‘Closure’ was a song where we started the chorus, Brian had that melody and it was actually supposed to go on TRAUMA. But we just felt like we didn’t have it in us to finish that song for whatever reason, we didn’t really relate well to it. It was a great catchy chorus, but we just felt like we couldn’t give it the love that it deserved to make it onto TRAUMA. ‘Closure’ was the only demo that we carried over from TRAUMA to this record. The song’s about missing the girlfriend, and about the breakups, and leaving for tours and leaving the loved ones behind. This is actually the song that I feel I relate to the most. I left a very long and not happy or healthy relationship, and then met the girl I’m with now and have never been happier. And ‘Closure’ was a cathartic reminder for me that having closure is sometimes unnecessary. You just move on to the next thing and find your happiness within yourself and the rest will come. And I feel like that was a message that needed to be said on this album, I feel like there’s a lot of people who need to hear that you can be happy, you can be content, you can be the person you wanna be. And sometimes that’s just cutting off the shit and moving forward.
‘Visceral’ was the other song that John brought in a riff for and we loved it. Usually, when we write demos, we start with the intro and go into a verse and then we get to the chorus and about then you kind of know that: okay, what we have here is good, let’s put it to the side and let’s start something else. Then when you get a couple more demos started, then we’ll go back and start adding more to the other ones and letting those breathe and grow naturally. ‘Visceral’ on the other hand, I remember sitting in Brian’s basement and we got to the verse and had a melody and a very solid idea. Brian had the idea for the chorus, and then we went to the second verse and had an idea – and just ran with it. That’s how we got that second verse, the energy was rolling in the room, we couldn’t put a pause on it and just kept going with it. And I’m glad we did, because I think if we’d stopped and given it any more thought – it would be the song that it is because we just let the song…it sounds corny, but we just let the song speak to us. And we just wrote down what we heard. We let it become what it was trying to be.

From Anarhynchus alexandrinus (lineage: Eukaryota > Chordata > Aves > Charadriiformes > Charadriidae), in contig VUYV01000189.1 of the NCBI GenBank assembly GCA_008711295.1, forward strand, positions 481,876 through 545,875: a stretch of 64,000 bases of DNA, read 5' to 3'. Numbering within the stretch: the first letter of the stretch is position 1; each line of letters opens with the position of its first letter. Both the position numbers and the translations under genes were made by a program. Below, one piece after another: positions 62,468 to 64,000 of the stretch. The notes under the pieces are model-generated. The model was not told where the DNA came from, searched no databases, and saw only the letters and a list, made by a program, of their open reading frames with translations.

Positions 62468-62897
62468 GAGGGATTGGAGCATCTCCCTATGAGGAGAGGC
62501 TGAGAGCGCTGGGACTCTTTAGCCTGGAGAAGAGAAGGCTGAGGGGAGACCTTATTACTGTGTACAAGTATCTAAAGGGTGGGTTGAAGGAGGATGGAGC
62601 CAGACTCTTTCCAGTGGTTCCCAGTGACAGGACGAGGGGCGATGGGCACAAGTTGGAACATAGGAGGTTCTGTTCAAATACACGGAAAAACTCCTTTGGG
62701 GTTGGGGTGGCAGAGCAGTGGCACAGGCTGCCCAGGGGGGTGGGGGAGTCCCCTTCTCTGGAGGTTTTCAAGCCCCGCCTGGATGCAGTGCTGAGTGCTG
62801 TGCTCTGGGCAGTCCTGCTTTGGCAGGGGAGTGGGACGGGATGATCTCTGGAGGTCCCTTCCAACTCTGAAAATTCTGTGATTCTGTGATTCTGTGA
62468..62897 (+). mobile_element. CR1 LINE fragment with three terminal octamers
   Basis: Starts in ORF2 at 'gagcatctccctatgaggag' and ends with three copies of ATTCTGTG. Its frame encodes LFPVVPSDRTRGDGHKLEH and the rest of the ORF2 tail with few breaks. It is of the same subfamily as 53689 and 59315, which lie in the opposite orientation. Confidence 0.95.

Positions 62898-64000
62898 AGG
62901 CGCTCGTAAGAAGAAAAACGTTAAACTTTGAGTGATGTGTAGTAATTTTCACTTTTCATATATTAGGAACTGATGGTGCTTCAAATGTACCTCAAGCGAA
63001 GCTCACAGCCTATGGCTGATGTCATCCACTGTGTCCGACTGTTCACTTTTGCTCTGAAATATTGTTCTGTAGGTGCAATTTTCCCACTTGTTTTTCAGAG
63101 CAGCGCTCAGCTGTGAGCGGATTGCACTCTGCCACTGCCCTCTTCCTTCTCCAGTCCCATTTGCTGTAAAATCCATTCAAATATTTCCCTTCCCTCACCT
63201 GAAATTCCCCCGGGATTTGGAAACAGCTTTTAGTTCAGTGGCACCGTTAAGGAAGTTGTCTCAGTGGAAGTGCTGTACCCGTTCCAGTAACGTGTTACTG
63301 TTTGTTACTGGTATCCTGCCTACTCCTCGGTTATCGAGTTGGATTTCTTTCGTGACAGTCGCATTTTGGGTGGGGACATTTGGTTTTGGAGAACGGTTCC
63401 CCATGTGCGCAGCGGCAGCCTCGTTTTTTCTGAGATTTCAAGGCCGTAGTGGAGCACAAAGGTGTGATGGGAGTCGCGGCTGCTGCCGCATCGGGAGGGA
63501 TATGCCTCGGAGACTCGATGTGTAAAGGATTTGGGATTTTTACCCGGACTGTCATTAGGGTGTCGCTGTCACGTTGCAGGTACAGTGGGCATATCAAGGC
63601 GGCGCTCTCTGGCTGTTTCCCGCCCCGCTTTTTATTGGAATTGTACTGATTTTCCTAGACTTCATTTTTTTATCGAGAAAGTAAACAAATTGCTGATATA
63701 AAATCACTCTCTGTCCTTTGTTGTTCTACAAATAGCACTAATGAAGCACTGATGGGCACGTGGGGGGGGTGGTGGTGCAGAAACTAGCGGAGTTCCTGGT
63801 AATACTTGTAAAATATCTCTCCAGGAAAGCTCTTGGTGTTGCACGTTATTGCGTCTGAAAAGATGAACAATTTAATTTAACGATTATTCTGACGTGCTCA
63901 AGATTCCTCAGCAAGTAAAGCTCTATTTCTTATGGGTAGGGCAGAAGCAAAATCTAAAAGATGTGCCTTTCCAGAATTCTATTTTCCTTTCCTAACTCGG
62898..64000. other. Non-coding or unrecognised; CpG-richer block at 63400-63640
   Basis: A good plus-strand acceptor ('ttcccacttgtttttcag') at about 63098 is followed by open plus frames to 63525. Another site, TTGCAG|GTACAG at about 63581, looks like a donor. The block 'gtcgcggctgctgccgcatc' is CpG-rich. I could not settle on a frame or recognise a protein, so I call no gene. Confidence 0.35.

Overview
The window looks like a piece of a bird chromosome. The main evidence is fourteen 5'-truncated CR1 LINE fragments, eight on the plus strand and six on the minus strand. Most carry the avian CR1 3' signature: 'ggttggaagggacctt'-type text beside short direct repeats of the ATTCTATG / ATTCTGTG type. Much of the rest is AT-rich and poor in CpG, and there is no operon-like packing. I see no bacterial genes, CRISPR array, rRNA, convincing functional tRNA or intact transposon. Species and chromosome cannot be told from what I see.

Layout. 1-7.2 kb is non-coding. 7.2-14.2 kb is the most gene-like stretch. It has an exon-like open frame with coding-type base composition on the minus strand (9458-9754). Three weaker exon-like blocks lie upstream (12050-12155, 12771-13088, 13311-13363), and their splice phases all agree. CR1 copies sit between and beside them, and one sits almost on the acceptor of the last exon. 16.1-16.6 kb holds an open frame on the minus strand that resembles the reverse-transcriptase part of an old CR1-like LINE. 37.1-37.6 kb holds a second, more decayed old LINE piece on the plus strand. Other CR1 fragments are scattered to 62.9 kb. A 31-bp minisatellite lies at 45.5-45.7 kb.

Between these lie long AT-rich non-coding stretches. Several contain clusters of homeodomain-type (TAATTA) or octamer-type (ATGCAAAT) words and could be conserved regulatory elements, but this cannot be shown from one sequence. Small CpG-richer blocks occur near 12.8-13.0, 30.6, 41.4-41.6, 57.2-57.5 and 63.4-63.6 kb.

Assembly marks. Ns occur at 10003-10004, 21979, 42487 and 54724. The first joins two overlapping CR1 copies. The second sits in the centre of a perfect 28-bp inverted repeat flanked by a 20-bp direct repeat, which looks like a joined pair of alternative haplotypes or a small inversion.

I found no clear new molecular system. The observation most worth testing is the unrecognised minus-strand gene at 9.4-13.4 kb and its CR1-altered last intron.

‘Doomed’ was a song that we all agreed the record needed. Every I Prevail record so far has had a ballad, and it was kind of an unspoken thing that we all came to the conclusion of and agreed that this record didn’t need an acoustic guitar, it didn’t need that kind of song. It felt like this record was a step up in our writing, and a step up in our production, and just as a whole a step up in our career. And we felt that a ballad that was written on the piano was the move. And we knew right away that this was gonna be the song that ended the record, in many ways it connects with the first song and to the themes throughout the record. ‘Doomed’ was a challenge to write, but in the best way, it was something where every time we wrote, we kind of chipped away way at it little by little, until one day we were like, “Whoa, this feels right, let’s keep rolling with it!” And I took a shot at singing half the song, that was probably one of the first songs I’ve sung the most on. And as a band, I’m really proud of what we’ve accomplished with this record and with ‘Doomed‘ itself.